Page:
A TENDER THING: Re-imagining of Romeo and Juliet by Ben Powers
RSC, The Swan, Stratford Upon Avon
Runs: 3h 25m, no interval. To 20.10.12.
Review: Alexander Ray, 03 10 12
So satisfying. Acting to relish.
A TENDER THING, Ben Powers’ rearrangement of Shakespeare’s texts, is an intensely emotional experience. I’m sure it is for the performers, but so, too, is it for each of us in the intimate Swan as the great waves of emotion sweep over us again and again. The play is almost (almost) too personal to watch as our elderly Romeo and Juliet live out the end of their life; yet we never feel like voyeurs . . . It is as if this Romeo and Juliet generously share their suffering with us to enable us to live our lives more at ease with ourselves.
It’s a sad tale as the narrative leads us towards Juliet’s certain death. But, unlike the original version, where the couple’s deaths shouldn’t happen, death is right in this version – it is, after all, unavoidable. It is the nature of Juliet’s dying, though, that comes under the theatrical microscope, it is its cruelty which is deemed to be unwanted, avoidable.
Hunter and McCabe thrillingly support each other throughout. The actors’ support for each other merges seamlessly with the characters’ support for each other. Nowhere is this more beautifully manifested than when Romeo feeds the weakening Juliet, food gathers round her mouth, Romeo wipes it away after each mouthful. A scene of mundane action made poetic in its theatrical context.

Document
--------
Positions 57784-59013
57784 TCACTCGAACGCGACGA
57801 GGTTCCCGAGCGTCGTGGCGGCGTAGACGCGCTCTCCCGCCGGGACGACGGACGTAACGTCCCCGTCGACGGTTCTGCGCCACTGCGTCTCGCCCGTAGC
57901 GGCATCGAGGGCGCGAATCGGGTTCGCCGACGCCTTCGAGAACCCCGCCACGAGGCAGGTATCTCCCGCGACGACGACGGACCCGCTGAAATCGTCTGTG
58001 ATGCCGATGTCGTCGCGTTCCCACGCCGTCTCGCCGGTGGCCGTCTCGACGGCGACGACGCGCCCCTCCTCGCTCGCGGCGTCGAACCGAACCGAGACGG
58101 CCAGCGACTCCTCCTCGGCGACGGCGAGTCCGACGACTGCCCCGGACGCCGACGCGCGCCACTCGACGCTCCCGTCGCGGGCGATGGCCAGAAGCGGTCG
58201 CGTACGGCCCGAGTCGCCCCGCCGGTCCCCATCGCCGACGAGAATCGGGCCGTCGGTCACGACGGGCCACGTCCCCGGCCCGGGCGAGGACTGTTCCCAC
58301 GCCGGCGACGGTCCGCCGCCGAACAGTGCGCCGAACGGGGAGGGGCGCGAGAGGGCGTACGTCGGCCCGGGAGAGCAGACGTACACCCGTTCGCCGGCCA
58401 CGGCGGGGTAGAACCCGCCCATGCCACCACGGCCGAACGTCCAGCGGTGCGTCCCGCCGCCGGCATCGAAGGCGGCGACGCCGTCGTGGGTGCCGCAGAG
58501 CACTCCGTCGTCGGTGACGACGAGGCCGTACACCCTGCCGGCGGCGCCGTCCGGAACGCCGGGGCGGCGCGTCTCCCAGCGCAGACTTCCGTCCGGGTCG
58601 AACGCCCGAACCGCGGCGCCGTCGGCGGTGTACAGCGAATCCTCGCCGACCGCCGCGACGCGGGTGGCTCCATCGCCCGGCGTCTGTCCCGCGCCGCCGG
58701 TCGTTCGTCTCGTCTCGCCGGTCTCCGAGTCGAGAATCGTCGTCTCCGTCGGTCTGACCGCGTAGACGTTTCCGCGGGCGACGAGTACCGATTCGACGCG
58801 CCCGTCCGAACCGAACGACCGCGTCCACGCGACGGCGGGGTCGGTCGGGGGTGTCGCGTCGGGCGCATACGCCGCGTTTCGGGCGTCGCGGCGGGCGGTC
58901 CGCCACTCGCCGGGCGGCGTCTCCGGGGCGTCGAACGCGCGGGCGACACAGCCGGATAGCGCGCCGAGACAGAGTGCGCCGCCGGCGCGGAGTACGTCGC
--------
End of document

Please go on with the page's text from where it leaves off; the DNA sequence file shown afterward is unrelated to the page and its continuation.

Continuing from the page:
Helena Kaut-Howson directs with great fluidity, action moves with easeful rhythm from reality to memory to score to video. John Woolf’s score is haunting, meaningful but not obtrusive. Jacques Collin’s video designs speak powerfully, specially the repeated sea-waves motif. We are reminded at one and the same time of peace and peace of mind, and of time relentlessly passing.
There was a lovely Elizabethan conceit that Time would wear down everything except Truth. One of the truths of this R and J is that true love is all powerful.
Romeo: Richard McCabe
Juliet: Kathryn Hunter
Director: Helena Kaut-Howson
Designed by: Neil Murray
Lighting Designed by: Vince Herbert
Music by: John Woolf
Video Designed by: Jacques Collin
Sound Designed by: Mike Compton
Movement by: Jane Gibson
Dramaturg: Jeanie O’Hare
Company Text and Voice Work by: Alison Bomber
Music Director: Michael Keelan
Casting by: Helena Palmer